A lot of times, I am trapped in the middle of this rather common argument about businesses and how they make money. If I morph myself into different personalities, customer and the businessman, I see the problems that each of them possess. Customers always want the best service at the lowest cost. Businesses want the maximum profit at the lowest cost (to them). Usually, I lean towards the customer portion and criticize the business folks for being a little too greedy. But then, it occured to me that both the consumer end and business end is not that different afterall. Both of them want to maximize profit. The customer wants to do so by giving the least price and the business person does it the other way. So, what is there to crib about?
One of the easy ways that I chose to analyse the business aspect was to assume myself to be in such a position. I work for a company. I dont demand any less money than what I could get from other companies. Whenever I employ someone to do a job, I not only find the cheapest labor with the best quality, but, I also make sure that he/she does the job efficiently and effectively. I dont give them time to check emails or write blogs..;).. When I head out to sell stuff on ebay or craigslist, I dont just give away stuff. I try to position myself based on the competitors and accept nothing but the best price. In general, it would be fair to assume that, when money is made, people want to maximize it in all possibilities that they can. If one doesnt and they dont have a compelling reason to back it up, it is equivalent to consider that they are incurring an oppurtunity cost and hence losing money. Why would anybody do that?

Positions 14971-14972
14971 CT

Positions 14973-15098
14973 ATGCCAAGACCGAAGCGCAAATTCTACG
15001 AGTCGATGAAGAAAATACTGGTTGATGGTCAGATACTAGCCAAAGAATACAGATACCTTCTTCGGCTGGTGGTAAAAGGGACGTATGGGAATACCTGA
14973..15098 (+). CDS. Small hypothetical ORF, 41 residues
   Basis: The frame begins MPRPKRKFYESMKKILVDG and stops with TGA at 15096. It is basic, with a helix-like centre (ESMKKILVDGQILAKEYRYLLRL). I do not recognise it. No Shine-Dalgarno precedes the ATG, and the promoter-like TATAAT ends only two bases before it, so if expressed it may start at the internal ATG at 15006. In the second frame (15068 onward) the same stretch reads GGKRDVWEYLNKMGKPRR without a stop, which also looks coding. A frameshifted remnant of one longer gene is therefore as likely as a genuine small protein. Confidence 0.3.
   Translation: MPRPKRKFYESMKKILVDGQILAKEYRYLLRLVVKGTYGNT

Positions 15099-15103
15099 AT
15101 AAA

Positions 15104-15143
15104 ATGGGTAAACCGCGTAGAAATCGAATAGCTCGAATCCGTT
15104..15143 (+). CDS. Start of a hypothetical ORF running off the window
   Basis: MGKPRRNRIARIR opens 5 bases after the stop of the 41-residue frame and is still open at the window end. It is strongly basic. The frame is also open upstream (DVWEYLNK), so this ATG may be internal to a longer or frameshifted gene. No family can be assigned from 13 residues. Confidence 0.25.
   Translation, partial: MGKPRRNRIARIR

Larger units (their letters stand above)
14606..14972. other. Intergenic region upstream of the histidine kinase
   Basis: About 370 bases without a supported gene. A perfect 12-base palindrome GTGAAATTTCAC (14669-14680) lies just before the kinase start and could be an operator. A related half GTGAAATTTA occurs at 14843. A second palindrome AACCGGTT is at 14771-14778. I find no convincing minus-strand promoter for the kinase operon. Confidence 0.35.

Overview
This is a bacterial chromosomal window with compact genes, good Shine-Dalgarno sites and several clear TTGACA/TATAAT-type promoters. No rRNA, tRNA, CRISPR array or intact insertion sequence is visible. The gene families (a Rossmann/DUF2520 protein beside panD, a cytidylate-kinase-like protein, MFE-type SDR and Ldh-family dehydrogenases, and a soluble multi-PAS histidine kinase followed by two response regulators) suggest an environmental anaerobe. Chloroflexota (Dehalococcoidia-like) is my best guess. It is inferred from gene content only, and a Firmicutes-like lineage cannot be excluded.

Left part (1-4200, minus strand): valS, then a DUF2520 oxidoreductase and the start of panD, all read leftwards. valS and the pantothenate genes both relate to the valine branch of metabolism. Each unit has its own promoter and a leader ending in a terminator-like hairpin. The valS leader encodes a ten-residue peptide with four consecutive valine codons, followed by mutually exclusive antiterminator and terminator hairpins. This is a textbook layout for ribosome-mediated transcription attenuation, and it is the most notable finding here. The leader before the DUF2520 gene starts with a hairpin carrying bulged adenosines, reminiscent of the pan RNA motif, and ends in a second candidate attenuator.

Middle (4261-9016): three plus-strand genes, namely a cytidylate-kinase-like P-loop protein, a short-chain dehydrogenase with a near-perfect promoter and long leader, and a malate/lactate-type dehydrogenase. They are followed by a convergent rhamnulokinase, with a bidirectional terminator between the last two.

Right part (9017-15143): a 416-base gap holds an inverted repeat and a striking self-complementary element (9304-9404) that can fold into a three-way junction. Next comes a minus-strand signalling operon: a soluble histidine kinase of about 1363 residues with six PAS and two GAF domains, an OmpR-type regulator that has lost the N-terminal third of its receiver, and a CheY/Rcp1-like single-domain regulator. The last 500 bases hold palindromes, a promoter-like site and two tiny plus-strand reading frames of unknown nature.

All the good things said, the critical view of the subject will paint a different picture. When situations like 9/11 or major catastrophies happen, if a store in that area increases its price to benefit based on that situation, is it right to do so? Ethically, it will be a strong NO. But then, if you look at bigger corporates, like all the energy and natural gas companies, they do just that. It doesnt have an emotional song to go with that, showing how a middle class person has to cut down his day to day expenditures to incorporate the increased energy cost. The corporates know for a fact that, a hike in the gas price for a shorter time is not going to change the way people consume energy. Another thing to look at is the compensation paid to CEOs and other higher officials. CEOs of companies get atleast 100 times more benefits than employees. Is that ethical? The list of dubious ethics questions could go on and on which will bring us to the rather difficult question of what is “fair” in the context of business? This question is difficult to me since it also conflicts with the very same ideals that I follow when I have to wear a business hat. In the fabric of life, is it just another thing that we have to live with, being controversial to one’s own ideals under different conditions?